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Maryland's National Register Properties



Photo credit: MHT Files, n.d.
Long Island Farm
Inventory No.: BA-102
Date Listed: 8/30/2010
Location: 2200 Cromwell Bridge Road (MD 567), Parkville, Baltimore County
Category: Building
Period/Date of Construction: 1764, c. 1810, c. 1865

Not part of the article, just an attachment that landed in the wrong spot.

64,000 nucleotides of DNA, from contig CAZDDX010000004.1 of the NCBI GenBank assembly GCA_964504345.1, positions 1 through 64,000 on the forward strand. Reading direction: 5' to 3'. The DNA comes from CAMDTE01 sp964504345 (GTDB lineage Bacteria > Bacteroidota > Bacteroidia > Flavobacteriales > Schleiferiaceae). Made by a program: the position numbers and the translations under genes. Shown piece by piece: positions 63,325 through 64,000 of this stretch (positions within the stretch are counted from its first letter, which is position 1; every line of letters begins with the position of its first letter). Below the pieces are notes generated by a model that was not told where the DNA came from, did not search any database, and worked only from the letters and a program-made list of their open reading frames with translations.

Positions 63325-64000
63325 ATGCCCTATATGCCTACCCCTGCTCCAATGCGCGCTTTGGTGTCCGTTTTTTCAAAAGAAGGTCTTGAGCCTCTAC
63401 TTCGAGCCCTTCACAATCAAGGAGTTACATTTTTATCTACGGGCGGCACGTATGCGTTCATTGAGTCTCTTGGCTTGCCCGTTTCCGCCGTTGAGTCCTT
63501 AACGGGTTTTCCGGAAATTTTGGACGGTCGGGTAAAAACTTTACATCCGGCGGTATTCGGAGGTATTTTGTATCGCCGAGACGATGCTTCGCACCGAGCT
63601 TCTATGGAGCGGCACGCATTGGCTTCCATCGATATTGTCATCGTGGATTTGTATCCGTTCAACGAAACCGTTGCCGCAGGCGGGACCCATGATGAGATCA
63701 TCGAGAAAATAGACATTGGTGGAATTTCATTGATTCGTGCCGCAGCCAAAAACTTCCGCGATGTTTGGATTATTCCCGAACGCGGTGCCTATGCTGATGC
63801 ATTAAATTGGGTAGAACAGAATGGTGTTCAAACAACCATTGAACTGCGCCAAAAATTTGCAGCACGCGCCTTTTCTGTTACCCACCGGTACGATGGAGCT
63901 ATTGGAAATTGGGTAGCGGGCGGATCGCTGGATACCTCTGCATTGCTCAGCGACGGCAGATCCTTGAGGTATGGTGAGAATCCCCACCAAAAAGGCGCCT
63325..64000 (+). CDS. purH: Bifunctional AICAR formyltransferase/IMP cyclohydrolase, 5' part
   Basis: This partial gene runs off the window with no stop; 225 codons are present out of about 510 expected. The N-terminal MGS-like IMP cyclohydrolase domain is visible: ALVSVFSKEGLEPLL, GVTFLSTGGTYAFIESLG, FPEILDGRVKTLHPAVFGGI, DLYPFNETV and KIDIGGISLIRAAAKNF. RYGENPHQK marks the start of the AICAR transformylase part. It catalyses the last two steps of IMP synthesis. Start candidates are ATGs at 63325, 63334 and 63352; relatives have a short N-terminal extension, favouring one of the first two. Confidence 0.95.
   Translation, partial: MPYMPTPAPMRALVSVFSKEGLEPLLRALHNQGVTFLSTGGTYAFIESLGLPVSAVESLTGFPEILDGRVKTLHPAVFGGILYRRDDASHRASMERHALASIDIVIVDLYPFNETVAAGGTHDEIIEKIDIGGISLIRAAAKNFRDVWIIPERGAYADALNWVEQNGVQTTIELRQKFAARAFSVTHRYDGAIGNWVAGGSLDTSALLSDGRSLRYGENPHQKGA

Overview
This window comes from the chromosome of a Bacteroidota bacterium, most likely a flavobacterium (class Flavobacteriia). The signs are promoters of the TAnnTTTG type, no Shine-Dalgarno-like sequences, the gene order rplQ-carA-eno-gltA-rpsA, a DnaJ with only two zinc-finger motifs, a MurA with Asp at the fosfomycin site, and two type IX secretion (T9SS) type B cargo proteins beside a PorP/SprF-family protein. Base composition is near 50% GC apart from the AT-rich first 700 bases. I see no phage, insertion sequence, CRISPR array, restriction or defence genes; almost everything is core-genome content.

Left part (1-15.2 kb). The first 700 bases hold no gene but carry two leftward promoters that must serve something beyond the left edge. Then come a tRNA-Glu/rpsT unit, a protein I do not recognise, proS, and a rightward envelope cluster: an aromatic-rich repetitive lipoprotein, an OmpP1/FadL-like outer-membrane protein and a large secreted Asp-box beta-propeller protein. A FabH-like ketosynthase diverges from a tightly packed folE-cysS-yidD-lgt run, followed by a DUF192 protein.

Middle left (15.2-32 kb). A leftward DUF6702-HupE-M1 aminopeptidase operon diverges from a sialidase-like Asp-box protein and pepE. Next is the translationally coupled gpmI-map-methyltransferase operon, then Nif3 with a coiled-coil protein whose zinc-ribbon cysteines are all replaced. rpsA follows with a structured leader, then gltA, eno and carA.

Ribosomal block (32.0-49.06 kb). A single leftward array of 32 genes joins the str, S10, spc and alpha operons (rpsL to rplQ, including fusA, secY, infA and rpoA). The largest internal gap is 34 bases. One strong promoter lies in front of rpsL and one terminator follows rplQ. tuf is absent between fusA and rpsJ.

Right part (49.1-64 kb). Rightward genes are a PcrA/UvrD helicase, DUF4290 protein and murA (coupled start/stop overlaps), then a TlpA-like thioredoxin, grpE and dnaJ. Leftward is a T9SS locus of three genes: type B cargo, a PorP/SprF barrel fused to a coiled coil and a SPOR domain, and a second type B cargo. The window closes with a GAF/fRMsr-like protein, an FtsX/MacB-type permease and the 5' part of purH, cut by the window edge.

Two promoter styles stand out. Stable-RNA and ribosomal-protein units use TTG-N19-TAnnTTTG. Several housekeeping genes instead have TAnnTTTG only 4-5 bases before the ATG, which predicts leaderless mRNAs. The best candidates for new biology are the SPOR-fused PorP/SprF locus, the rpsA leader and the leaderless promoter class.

Description: Long Island Farm includes approximately 6.8 acres of land containing an 18th century main house, a pre-1860 barn, a milking parlor, a c. 1870s dairy/workshop and chicken house/woodshed, a necessary house, and a smokehouse. Long Island is a large, five-part house that evolved over two centuries based on the family needs and sizes dictated by the Risteau/Jenifer genealogy. The original part of the house is thought to have been built between 1744 and 1770; it numbers among the two dozen survivors of the 1,500 homes recorded in the 1798 tax survey in Baltimore County. The east wing is the oldest, likely dating from the 18th century. The west wing dates from 1967. The five-bay stucco-covered stone main block evolved in two phases. A telltale seam to the left of the front door shows that this segment was once three bays wide, but was extended two more bays westward, resulting in a balanced design with a center hall floor plan. The stucco covering the exterior is smooth, and scored in an ashlar pattern. Windows on the main block are of 6/6 double-hung sash. A four-light transom tops the center door. Rooms flanking the hall were decorated with matching Federal elements in wood: door frames, mantels, and chair rails. The house was extended at the rear, likely around 1870, with a bright and spacious frame and clapboard dining room with large windows on three sides. The stairway to the second floor is narrow, but elegantly curved. While the front of the house presents a unified façade, the rear shows the additions quite readily. There are three gabled dormers in front. The main block is flanked by two interior end chimneys. A full-width front porch with a flat roof runs across the main façade. The porch posts are square, decorated with scroll-sawn brackets. There is no porch railing, but the entire lawn near the porch is enclosed by a substantial semicircular stone wall. The original house structure was thought to be a one or 1 ½-story stone structure with a detached stone kitchen to the east. The family oral tradition indicates that this part of the house was built sometime between 1744 and 1764. It was simply one large room with a front entrance and a side door leading to the detached kitchen building, plus two rear windows facing north. The fireplace was on the east wall. Today, these structures, including the original stone walls, are incorporated into what is known as the living room and the remodeled 1960s kitchen. The two windows were enlarged and now serve as doorways into the Victorian dining room. The side door has been sealed off and is used as a bookcase. There is also a basement beneath the one-room original structure. The second modification is thought to have occurred in the early 19th century with the addition of a stone 2 ½-story attached wing to the west. A fireplace was built on the west wall. When the addition was built, the original structure was raised to 2 ½ stories to match the new structure. A stairway was added to the west side of the original structure which led to the new second floor and attic. A little later in the 19th century, a second floor was added to the kitchen building and this whole structure was joined to the main house by a two-story addition which filled in the hyphen between the detached kitchen and the main house. In the 1880s, the house was expanded again, with the addition of the 2 ½-story Victorian frame dining room. Significance: Long Island Farm is historically significant as a farm and industrial center representative of the road agricultural and industrial changes that transformed Baltimore County in the 19th century. The property is also architecturally significant as a representative example of a type of farmstead that characterized the region during the late 18th century through the 1900s, comprising a Federal-period main house and an array of domestic and agricultural outbuildings with an overall high degree of integrity. It derives additional historical significance for an association with the lime-burning industry, which contributed to the agricultural development of the region in the 19th century. Few other properties in Baltimore County of this size and complexity have been owned continuously by one family over such a long period of time. Because the property was held continuously by the Risteau-Jenifer family for over two centuries, many of the original structures have been preserved. The property was purchased by Isaac Risteau and the house built in 1764. By the end of the 19th century, the property had ceased operation as a lime producer and concentrated on dairy farming.

 

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